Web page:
Call me the Devil’s Advocate
I am perplexed. I had understood that the NAE was dedicated to opposing all that is deliberately misleading in the Art world and fighting against all that is overblown and pretentious and yet, in this recent issue, my senses are assaulted by an article, with poem attached, that begins with a sentence that sent me reeling towards the chocolate counter in need of serious percentages of cocoa – this is definitely an 80% or more article. I quote… ‘A post-modern agenda challenging the ontological status of aesthetic value countered the qualitative visual arts by purporting a nonsensical aesthetic, sensory and cultural consumption.’
My first reaction is to close the magazine and do something else. Read a little light Leibnitz, perhaps? Eat a little Lindt. But, after some thought, I decided to return to the offending article and try harder. What a waste of my energy. Why does a short poem that has very little to say for itself need twice as many column inches as the poem itself takes up to ‘explain’ it? What does any of it actually mean? Poetry is surely a form of communication and should not be so very deliberately vague and obfuscated as to throw the reader, try as she might, into paroxysms of fury and cocoa deprivation.
The words of this ‘Prologue’ are all understandable of the masses, but not necessarily, as the late, great Eric Morecambe might have said, in that order. Talk about the ‘nonsensical aesthetic’! The poem, apparently, ‘contemplates the authentic qualities of discovered ‘unknowns’ and seeks enlightened sensitivities in artistic transformations’. Wow! Wish I could do that. Clearly, my enlightened sensitivities are not nearly enlightened enough. Note to self – try harder in a sort of relaxed, New-Age, aromatherapy sort of way.
Should not Poetry seek to speak more clearly to the reading public? It need not attempt to out-Leibniz, Leibniz, nor to needle with nuggets of Nietzsche – a bit too Apollonian for my taste and not nearly enough chocolate, Dionysus, me old mate!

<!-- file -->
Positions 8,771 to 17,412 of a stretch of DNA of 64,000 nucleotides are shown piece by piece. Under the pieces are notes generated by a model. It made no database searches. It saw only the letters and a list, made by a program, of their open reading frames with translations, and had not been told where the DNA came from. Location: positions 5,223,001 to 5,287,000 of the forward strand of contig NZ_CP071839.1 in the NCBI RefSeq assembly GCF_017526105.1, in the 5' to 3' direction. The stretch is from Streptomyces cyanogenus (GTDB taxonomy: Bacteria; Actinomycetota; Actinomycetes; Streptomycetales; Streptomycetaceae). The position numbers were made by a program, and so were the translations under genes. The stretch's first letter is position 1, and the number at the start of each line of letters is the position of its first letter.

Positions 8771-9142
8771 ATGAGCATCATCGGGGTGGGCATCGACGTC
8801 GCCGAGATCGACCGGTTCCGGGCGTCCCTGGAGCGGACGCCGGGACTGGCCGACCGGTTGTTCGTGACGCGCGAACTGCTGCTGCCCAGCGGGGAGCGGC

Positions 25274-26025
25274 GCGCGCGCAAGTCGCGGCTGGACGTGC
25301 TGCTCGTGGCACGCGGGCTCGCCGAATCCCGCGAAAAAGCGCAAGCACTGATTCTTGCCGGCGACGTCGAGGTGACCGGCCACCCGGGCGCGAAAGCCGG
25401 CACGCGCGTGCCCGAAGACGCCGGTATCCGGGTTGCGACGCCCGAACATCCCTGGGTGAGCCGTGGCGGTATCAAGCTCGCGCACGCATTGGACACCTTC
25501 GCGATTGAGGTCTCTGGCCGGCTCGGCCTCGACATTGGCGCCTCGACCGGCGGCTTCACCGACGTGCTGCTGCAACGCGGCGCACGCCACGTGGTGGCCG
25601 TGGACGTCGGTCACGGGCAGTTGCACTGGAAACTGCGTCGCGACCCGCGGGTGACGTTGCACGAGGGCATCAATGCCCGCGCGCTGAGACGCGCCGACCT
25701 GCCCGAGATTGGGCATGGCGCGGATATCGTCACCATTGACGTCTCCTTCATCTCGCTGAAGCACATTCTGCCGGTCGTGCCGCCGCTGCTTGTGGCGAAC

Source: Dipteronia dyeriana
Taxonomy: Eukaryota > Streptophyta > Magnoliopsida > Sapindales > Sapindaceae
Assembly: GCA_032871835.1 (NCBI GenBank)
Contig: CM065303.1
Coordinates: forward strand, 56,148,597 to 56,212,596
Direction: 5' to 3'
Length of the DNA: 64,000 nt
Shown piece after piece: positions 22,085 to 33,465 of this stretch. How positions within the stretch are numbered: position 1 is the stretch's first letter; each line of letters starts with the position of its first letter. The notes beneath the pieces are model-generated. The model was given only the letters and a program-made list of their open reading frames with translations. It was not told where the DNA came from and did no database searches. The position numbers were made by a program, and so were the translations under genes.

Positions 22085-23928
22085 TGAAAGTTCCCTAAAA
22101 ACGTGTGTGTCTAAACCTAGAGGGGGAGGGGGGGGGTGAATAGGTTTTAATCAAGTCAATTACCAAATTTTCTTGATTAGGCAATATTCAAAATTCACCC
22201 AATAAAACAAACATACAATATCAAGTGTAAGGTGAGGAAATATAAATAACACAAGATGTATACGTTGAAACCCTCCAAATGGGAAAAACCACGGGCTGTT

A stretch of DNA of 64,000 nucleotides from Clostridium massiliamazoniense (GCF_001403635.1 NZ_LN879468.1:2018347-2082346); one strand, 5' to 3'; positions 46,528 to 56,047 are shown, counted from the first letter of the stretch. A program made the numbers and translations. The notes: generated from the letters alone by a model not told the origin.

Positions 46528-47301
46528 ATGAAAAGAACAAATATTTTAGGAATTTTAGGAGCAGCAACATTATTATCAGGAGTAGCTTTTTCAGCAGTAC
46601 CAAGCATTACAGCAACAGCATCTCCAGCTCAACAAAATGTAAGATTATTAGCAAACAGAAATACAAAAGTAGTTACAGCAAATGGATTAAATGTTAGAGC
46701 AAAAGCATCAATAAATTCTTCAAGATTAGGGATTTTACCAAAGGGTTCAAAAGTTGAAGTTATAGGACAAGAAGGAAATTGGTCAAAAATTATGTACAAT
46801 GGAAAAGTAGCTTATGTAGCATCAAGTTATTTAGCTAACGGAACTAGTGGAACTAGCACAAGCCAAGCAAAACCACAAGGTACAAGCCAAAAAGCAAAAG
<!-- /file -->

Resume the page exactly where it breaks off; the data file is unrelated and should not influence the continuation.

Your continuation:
NAE. Are your writers the movers and shakers or the deliberate obfuscators? Are you trying to clarify or are you joining the foggy few? Do you want people to be drawn to you because you speak with a new, clean voice in an Art World that is more prone to mumble pretensions while hiding behind smoke machines belching forth a thick slime of verbal diarrhoea intended, at one and the same time both to embrace and revolt the interested public? These are the people we should be writing for. The interested public. These are the people to whom we owe a debt of clarity. Enough meaningless twaddle. Say it like it is or don’t say it at all.
Flaneuse de Cornouaille
(Ed.Note: The NAE publishes all letters unedited. The views of the writers do not necessarily reflect the views of the NAE.)
Re-your editorial in Volume 32 no 2: How true when you say: “Humour can often get a message over more readily than any amount of serious work.” If only humour was more readily used and in vogue than seriousness, we might have a more workable world (and obviously, happier), but sadly it isn’t. The stuffed shirts of academia need to get off their pedestals and start looking at themselves and the work that they do, or rather don’t do. What was the feedback on the satire held in Cornwall from the powers that be? The use of satire can be a very powerful tool and should be more widely used. “But to attack anyone by saying ‘you cannot say that’ is to shut down the discussion before it begins by telling the parties they are offensive.” Sometimes we forget the power of words and the effect they can have on each of us.
Samuel Donsfield 07/02/2018
A Softer Bed
I thoroughly enjoyed your review 40th Anniversary at the Mattress Factory (volume32 no 3) and found it both exciting and fun. It also made me curious to know more, which is in part why a critic reviews an exhibition. Well done.
I have a question for you. Could you tell me why installation art “is a medium that continues to demand a lot of its audience.”?
Deidre Fischer 07/02/2018
Reply from Scott Turri, Pittsburgh Editor
Well that is a good question Deidre and thank you for your positive words about the review. I am glad I piqued your interest. It is typically not a passive activity, such as looking at paintings for instance. Installation art requires you to become more of a participant in the experience, forcing you to make decisions about how to navigate within a space and how to piece together a multitude of stimuli and information beyond just the sensory experience of vision. If you are not willing to fully commit and engage on a deeper level then you may come away with an empty experience. In other words, there is a greater impetus on the participant to work to gather meaning, perhaps more so than other mediums in my estimation.
Tate St Ives